Police, priests and hairdressers more ‘trusted’ than lawyers, according to research

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By Thomas Connelly on

But judges fared better in new ‘Veracity Index’


New research has revealed the public trusts police officers, priests and hairdressers to tell the truth more than it trusts lawyers.

The 2016 ‘Veracity Index’ questioned more than 1,000 people about their attitudes towards different professions.

These new statistics — produced by market research outfit Ipsos MORI and parenting website Mumsnet — reveal the Great British public believes that lawyers are less likely “to tell the truth” than their counterparts in the police force, priesthood, or down the local salon.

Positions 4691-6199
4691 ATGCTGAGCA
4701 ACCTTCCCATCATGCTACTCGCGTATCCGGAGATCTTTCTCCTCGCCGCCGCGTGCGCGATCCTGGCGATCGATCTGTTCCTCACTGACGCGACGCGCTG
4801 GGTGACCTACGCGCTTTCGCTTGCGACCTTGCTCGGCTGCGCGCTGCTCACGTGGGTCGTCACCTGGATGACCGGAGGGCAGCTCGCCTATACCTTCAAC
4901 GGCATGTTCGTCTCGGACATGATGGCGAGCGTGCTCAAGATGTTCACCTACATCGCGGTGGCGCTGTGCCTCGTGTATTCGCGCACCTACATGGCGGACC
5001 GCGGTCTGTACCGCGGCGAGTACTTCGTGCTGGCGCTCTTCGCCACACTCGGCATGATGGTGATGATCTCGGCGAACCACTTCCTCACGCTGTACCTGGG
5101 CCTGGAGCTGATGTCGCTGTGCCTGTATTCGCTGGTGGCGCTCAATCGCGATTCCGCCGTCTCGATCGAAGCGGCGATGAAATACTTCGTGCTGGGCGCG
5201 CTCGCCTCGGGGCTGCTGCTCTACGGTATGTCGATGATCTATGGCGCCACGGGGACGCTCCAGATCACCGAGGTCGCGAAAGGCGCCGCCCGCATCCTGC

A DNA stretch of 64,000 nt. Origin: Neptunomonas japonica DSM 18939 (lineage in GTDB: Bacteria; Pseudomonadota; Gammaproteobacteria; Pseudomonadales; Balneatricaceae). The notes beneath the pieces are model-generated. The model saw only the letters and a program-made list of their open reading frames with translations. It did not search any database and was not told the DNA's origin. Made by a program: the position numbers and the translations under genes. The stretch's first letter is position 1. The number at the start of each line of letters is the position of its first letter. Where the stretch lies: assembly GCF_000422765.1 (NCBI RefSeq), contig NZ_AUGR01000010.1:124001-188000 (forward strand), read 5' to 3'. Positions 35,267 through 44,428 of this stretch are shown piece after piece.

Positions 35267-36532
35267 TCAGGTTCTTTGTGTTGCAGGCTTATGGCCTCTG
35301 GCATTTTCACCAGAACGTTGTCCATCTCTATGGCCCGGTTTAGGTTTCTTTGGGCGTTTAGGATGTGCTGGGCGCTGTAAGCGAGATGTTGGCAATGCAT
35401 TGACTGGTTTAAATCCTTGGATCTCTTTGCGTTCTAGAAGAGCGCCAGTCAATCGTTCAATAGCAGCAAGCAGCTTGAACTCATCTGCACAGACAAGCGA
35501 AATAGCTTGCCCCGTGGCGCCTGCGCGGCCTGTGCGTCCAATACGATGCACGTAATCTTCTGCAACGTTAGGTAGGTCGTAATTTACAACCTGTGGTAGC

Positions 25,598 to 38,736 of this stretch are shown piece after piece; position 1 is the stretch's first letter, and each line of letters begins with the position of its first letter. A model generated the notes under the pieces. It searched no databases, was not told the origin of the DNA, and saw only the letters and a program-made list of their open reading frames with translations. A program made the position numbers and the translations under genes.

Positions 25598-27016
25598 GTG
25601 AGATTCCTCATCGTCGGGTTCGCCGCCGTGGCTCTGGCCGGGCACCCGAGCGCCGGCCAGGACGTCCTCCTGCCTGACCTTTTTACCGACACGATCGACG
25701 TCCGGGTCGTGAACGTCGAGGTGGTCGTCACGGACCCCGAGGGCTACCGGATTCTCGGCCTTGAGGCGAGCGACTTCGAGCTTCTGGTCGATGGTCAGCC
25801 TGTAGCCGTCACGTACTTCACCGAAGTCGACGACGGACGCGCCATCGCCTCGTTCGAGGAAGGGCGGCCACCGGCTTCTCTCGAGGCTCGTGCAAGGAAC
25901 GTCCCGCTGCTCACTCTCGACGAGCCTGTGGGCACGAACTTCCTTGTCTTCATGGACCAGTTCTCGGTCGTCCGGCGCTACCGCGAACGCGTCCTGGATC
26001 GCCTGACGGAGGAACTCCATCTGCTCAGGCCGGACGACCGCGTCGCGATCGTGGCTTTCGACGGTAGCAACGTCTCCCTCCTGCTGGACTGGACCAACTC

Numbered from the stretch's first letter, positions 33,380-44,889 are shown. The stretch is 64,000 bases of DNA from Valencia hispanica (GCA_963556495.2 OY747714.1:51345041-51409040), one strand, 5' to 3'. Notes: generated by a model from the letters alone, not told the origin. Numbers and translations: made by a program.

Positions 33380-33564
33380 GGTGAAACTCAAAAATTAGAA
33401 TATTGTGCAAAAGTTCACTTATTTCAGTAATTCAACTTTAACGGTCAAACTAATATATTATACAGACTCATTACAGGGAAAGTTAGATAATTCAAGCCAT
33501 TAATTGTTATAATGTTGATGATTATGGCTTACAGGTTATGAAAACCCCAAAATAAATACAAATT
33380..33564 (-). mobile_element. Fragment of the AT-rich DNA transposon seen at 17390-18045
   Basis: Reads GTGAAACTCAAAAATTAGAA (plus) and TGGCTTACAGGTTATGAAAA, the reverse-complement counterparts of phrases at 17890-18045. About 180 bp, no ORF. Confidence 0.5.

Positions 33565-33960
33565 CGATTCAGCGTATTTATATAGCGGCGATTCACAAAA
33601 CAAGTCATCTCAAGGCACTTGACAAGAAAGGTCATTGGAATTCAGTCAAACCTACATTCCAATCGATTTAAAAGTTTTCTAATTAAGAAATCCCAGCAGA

With lawyers winning the trust of just 52% of those surveyed, it seems television newsreaders, civil servants, doctors, teachers and scientists are all perceived to be more trustworthy than those practising law. Nurses top the list as the most trustworthy profession of all, with 93% of respondents revealing they trust nurses to tell the truth.

However it’s not all bad news for lawyers. According to the new data, they are held in higher regard than pollsters, bankers, estate agents, economists and — though we at Legal Cheek can’t quite believe it — journalists. Right down the far end of the index is politicians, trusted by only 15% of those asked.

Perhaps more surprising is that judges scored far higher than lawyers on the index. Posting a trust rating of 81%, those questioned viewed them to be more trustworthy than scientists, though less so than teachers.

It is worth noting, however, that the fieldwork for this survey was completed by 1 November, just a few days before the tabloid press launched an attack on judges post-Brexit High Court judgment. Legal Cheek speculates whether headlines like ‘ENEMIES OF THE PEOPLE’ will alter public trust in the judiciary.

2016 Veracity Index